Fusion: Confusing the Genre from the Jargon
The absence of any good reading material in Bangladesh on music is one that I really find inexcusable, and probably explains why I spend so much time with music forums on the Net. The truth is in the Bengali language, there is nothing worth a read, and all you get is a cocktail of ‘stars’ letting the world know how ‘important’ and ‘great’ they are, which the dutiful and dumb journalist then proceeds to write out without cross checking, only to eke out a subsistence existence as a contributor to this or that local magazine or newspaper.
Having said that, the above may be termed a generalized and sweeping statement, for once in a while one does come across some very well written stuff on the local scene in English, and one such was the Star Weekend Magazine of 16th April 2005 titled ‘Jazzing Up a Storm’.
What made it more important for me was one of the writers was Elita Karim, the lead vocalist for the fusion band ‘Raaga’, and whilst I have yet to hear the bands album, I have heard rave reviews of the same. I feel all the more encouraged that somebody like Elita who is not only an accomplished vocalist, is also venturing out into writing her thoughts on fusion, and it will certainly go a long way in educating people about Music, when most have sort of made up their mind that this art form is best suited for ‘illiterates’!
In very many ways, I felt more than a little elated that the write-up didn’t fail to identify the first jazz-rock fusion renegades in the music business. It was thus a small surprise that in the third paragraph of the write-up I was able to read something that would surely be ‘music’ to anybody’s ears – by that I of course mean the conceited ears of this obnoxious character called Mac!
“One of the pioneers of the folk music fusion scene was Maqsoodul Haque, who, with his band Feedback in 1996 came out with the album Bauliana, which incorporates Baul music with keyboard and drums.”
Slapping my own back, I said ‘Shabaash’ – dude your ‘moment in history’ now recorded in the ‘great’ Daily Star, a newspaper I have never had much respect for ever, and that’s a very long and old story, which would blacken the mood of this writing should I get into the details.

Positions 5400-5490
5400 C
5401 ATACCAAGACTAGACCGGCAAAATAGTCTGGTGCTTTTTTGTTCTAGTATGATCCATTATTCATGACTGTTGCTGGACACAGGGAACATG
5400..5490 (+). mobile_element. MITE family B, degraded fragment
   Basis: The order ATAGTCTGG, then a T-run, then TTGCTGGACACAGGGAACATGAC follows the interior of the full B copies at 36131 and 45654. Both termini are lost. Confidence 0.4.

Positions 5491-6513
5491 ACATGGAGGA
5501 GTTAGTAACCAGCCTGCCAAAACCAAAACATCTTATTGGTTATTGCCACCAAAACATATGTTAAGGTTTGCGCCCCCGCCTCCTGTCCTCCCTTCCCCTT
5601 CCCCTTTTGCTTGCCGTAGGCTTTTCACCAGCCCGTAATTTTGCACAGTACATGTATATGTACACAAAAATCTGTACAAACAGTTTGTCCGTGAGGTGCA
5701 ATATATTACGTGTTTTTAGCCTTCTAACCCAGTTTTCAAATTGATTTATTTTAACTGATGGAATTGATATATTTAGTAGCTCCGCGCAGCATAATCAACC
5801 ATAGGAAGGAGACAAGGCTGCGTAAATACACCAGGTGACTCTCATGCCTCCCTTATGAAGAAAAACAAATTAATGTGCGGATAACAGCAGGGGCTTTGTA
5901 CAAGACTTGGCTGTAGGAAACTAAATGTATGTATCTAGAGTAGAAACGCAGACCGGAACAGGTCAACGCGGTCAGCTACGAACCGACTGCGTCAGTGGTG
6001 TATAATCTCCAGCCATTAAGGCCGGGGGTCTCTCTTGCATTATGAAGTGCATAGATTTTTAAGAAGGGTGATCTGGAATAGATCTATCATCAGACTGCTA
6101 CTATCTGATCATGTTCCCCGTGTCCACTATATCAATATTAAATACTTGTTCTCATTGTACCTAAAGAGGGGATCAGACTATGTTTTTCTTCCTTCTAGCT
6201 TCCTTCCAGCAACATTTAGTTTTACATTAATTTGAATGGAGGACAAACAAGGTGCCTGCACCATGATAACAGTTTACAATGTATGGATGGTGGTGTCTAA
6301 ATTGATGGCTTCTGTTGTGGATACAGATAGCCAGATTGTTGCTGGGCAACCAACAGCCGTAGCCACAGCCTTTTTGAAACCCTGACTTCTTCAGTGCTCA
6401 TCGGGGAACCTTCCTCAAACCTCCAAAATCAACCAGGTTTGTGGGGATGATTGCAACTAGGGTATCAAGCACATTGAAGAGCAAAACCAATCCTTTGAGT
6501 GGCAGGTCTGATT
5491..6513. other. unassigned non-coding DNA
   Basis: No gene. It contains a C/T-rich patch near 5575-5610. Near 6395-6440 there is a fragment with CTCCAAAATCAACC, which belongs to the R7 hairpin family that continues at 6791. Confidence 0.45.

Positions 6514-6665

But wait a minute, yes, we did use a whole lot of keyboards in Bauliana – but did we use the drums?
In fact one of the reasons I quit Feedback in 1997 was we were no longer playing live instruments but were relying on rhythm machines and sequencers!
I thought if machines could run the whole band – why the hell do they need me? ‘Go get a machine that sings’ – and there are machines that sing by the way, Michael Jackson for one is notorious in its (mis) use. Cost’s you a packet too.
What has become apparent is in discussions on ‘fusion’ there appears to be more confusion, and understandably it comes from not knowing the background and history of the genre. It thus becomes copious belittling when the general perception of fusion whittles down to just about ‘blending’ two or more music influences, instruments and calling it ‘fusion’.
To be simple and precise – it appears to me that this ‘new in thing’ is compared to drinking a concocted mix of tea and coffee – teacoe- perhaps? Nah. Worse, some people even believe that by so doing we are doing our music a ‘great favor’?
If there is at all history of fusion, the ideal time to benchmark it, would be the Beatles last album “Sergeant Pepper’s lonely Heart Club Band” in 1967 and the song ‘Within you, Without you’ incredibly marking the Fab 4’s inroad into understanding and performing Indian music, after having trained with none less than Ravi Shankar:
“George Harrison wrote this song after studying with Ravi Shankar in 1965. This was a new philosophy pumped into Pop Culture and an Eastern flavored song. About giving up ego and closing the ‘space between us all’, George was writing a way of thinking into Rock and Roll. Embellished by groaning sounds of sitars and strange instruments the song caught on with the Hippies of the late sixties. Many musicians and people who consider this album a pinnacle for the love generation point to this song as the Beatles understanding what was happening.”